A Simple Way to Be More Authentic

You've been here who-knows-how-many times before:

Someone invites you to something—a dinner, drinks, a hangout at their place, a show or a movie or a party where you have to buy stuff—and you think to yourself, "There is literally nothing in the world I want to go to less."

But what does your mouth say?

"Yeah, I'll be there." And now you're stuck going to this thing you have no desire to go to.

OR you run through a list of excuses:

"Uhh...I have a ton of work to get done."

"I've been feeling kinda sick."

"My wife/my kid/my dog needs me."

If you're prepared, like Ryan Howard from The Office, you have a pre-loaded list of excuses: "doctor appointment, car trouble, plantar warts, granddad fought in World War II."

It seems to work because you do indeed get out of the thing you didn't want to do. The problem with your excuses, though, is that most people know you're giving them excuses. It's not too hard to figure out. And the more excuses you use, the more apparent it becomes to people that you're being less than honest.

So you have a dilemma on your hands: agree to go to something you don't want to do, or make up an excuse that we're not buying.

What if there was a better way? How about this simple solution:

Say you're not going. If asked why, be honest.

Most of the time when someone asks me if I want to do something I don't want to (or legitimately can't) do, I say, "I'm out." You know what I've found? Most of the time, nobody interrogates me. They just leave it there. The more I use that strategy, the more people simply accept my "no" as a "no."

And if they do ask why I'm not going? I'm honest: "I really just want to spend the night at home and get some rest," or "That's not really my thing or my scene." Almost everyone accepts an answer like that, too.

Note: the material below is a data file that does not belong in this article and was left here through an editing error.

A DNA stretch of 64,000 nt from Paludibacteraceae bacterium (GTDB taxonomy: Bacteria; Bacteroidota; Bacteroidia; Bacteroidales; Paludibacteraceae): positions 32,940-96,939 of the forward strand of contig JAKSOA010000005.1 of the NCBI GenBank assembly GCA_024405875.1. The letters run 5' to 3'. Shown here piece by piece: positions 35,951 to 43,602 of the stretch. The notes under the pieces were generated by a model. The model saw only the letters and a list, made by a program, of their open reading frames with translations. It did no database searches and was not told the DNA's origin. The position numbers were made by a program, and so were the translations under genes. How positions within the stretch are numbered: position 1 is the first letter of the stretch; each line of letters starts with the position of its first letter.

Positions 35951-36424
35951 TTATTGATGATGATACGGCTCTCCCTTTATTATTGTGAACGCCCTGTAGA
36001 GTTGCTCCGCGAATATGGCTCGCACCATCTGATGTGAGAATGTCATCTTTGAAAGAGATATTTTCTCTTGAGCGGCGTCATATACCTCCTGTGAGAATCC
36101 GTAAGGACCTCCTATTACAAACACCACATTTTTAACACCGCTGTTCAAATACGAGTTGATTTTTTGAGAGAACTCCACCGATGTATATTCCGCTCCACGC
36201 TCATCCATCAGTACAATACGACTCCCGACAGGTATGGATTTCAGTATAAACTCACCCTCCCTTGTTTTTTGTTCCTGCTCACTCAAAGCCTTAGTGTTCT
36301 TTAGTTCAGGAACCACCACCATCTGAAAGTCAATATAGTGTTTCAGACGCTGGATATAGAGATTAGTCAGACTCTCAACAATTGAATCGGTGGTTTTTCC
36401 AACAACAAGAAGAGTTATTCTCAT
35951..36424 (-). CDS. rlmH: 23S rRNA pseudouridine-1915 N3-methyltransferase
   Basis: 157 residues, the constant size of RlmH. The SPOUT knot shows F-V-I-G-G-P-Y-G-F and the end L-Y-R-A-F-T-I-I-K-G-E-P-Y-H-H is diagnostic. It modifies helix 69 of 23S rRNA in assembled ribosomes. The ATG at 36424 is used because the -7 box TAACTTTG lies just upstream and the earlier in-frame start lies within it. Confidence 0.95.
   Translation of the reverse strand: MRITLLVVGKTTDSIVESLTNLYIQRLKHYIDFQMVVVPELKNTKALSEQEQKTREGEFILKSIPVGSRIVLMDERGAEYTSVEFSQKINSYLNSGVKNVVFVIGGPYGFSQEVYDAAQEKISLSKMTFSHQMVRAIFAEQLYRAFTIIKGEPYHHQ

The tiny, negligible amount of people who've ever given me a hard time when I decline an invite? I'm comfortable enough in my own skin to hold fast to my boundaries. If they don't want to accept that, I don't need to be spending much time with them anyway.

Flip the situation: anytime someone's given me an excuse as to why they can't be at something, I always think, "Just tell me you don't want to go. That's totally fine." I'd rather have someone tell me they'd rather be at home than to give me some unbelievable story or excuse. (Literally—you can't expect me to believe this, do you?) It's not a good look. Be straight with me; it's okay.

The greatest thing I've found about just saying "no," or just being honest about why I'm not going to do this thing I don't want to do is that it sets me free.

I don't have to think of excuses. I don't have to make the story sound believable. I don't have to worry about someone finding out that I didn't actually need to go to the doctor. I don't have to pretend about anything. I let my yes be a yes, my no be a no, and I get to just be me. People ultimately appreciate authenticity over being fake. They know that what they see is what they get.

Best of all—I'm free to not be stuck doing some stupid thing I never wanted to be doing in the first place. Winning.

At the end of the day, we all prefer authenticity and honesty over obligation and fabrication.

Don't be afraid to just say no. It's fine. Really.